First the first lady got America talking about the right to bare arms. Now people are buzzing about whether it’s right for her to bare her legs.
During a recent family vacation to the Grand Canyon, Michelle Obama stepped off Air Force One in a pair of “short shorts” that some are calling inappropriate.
The midthigh jeans shorts Obama sported are something most American women would wear without a second thought. But were they a fashion faux pas for a first lady?
“I think the question is, what could be more appropriate than shorts for hiking the Grand Canyon with your family in mid-August?” said Mary Tomer, who founded Mrs-O.org, a Web site that monitors Obama’s style, on the TODAY show Wednesday.
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Any first lady’s fashion choices are closely watched, but interest in Obama’s style has bordered almost on obsession. When Obama showed her spectacularly toned arms in a sleeveless gown at the Inaugural Ball, it sparked such a media maelstrom, you’d think she’d shown up in the nude.
So why does anyone care what Michelle Obama is wearing — other than that she’s young , beautiful, modern, and head of the hippest first family since the Kennedys?
“I think women have really connected to Michelle Obama, recognizing there are moments when she’s dressed down, moments when she’s dressed up, that she’s playing different roles,” Tomer told TODAY’s Matt Lauer. “That speaks to a lot of women.”
A new informality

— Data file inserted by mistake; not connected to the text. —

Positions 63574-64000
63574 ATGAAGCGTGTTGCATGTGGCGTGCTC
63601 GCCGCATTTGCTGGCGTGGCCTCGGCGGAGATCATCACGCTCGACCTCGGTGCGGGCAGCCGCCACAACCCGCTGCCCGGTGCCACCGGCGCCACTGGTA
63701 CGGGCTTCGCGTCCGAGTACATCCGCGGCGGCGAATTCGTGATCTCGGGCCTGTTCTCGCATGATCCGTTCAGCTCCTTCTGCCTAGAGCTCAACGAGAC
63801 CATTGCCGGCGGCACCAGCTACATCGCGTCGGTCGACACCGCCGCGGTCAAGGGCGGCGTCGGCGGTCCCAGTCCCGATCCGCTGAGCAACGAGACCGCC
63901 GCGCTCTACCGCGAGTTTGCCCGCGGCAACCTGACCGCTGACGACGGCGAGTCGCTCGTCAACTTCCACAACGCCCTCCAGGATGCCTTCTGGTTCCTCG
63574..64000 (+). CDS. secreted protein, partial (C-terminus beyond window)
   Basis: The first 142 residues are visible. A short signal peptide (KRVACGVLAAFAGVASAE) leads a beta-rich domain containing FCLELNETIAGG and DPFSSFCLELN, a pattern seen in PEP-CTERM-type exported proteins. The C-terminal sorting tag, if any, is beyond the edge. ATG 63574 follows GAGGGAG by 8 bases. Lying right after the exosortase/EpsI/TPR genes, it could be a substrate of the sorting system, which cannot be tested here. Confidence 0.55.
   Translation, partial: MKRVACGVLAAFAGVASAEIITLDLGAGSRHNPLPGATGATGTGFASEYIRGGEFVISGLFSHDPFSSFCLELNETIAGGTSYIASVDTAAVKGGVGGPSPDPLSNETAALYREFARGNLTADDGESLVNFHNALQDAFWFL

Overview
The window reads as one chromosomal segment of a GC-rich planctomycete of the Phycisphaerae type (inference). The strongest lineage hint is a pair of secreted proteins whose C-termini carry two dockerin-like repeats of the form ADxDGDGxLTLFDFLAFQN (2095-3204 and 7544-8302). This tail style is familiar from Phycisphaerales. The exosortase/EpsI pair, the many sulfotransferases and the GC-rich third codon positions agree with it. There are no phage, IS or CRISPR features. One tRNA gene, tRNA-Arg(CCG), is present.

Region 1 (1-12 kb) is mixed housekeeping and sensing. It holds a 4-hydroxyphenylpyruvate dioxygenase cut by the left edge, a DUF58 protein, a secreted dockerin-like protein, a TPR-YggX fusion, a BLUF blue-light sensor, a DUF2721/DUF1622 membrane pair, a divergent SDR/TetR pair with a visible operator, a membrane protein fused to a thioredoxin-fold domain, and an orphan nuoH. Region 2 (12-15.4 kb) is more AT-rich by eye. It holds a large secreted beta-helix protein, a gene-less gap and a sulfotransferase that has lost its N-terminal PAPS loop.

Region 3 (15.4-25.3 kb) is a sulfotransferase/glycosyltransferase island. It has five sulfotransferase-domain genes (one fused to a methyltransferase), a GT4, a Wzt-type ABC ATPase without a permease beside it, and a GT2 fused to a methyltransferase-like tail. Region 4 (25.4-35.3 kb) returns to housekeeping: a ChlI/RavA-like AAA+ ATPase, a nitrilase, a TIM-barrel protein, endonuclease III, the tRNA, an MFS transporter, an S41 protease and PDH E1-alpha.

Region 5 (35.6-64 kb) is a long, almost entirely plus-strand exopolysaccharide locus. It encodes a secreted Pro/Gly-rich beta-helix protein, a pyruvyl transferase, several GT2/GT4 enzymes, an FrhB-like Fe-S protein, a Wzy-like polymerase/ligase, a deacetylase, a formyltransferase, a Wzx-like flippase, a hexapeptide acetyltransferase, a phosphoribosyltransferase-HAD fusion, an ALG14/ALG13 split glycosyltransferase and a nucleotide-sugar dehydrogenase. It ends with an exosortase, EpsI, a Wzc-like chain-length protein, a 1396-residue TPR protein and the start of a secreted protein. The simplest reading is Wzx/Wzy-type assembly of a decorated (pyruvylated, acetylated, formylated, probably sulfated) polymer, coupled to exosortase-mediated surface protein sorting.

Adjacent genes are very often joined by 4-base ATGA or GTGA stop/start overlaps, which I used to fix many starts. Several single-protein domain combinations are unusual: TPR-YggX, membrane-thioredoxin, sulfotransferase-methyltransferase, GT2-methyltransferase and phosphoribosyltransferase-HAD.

Robin Givhan, a fashion editor and staff reporter for The Washington Post, said she was “ambivalent” about the first lady’s shorts — mainly because stepping off Air Force One makes it an “official” photo and so should, perhaps, be considered a more formal moment.
“I think in many ways it’s symbolic,” Givhan explained. “We don’t see first ladies looking informal, and I think it’s a wonderful thing that she’s bringing informality to that position. But we’re still grappling with what the first lady is supposed to be all about.”
Givhan added that President Obama, who has been photographed wearing shorts and exiting Air Force One wearing jeans and a baseball hat, has been given much more leeway in how he presents himself in public.
Many argue that it’s more important to have a first lady who is comfortable in her own skin — even if that means revealing a little more of it.
“I think people are starting to see her as someone who’s breaking a lot of barriers and boundaries in terms of fashion, in terms of what people think is appropriate for a first lady to wear,” said Nia-Malika Henderson, White House reporter for Politico.com.
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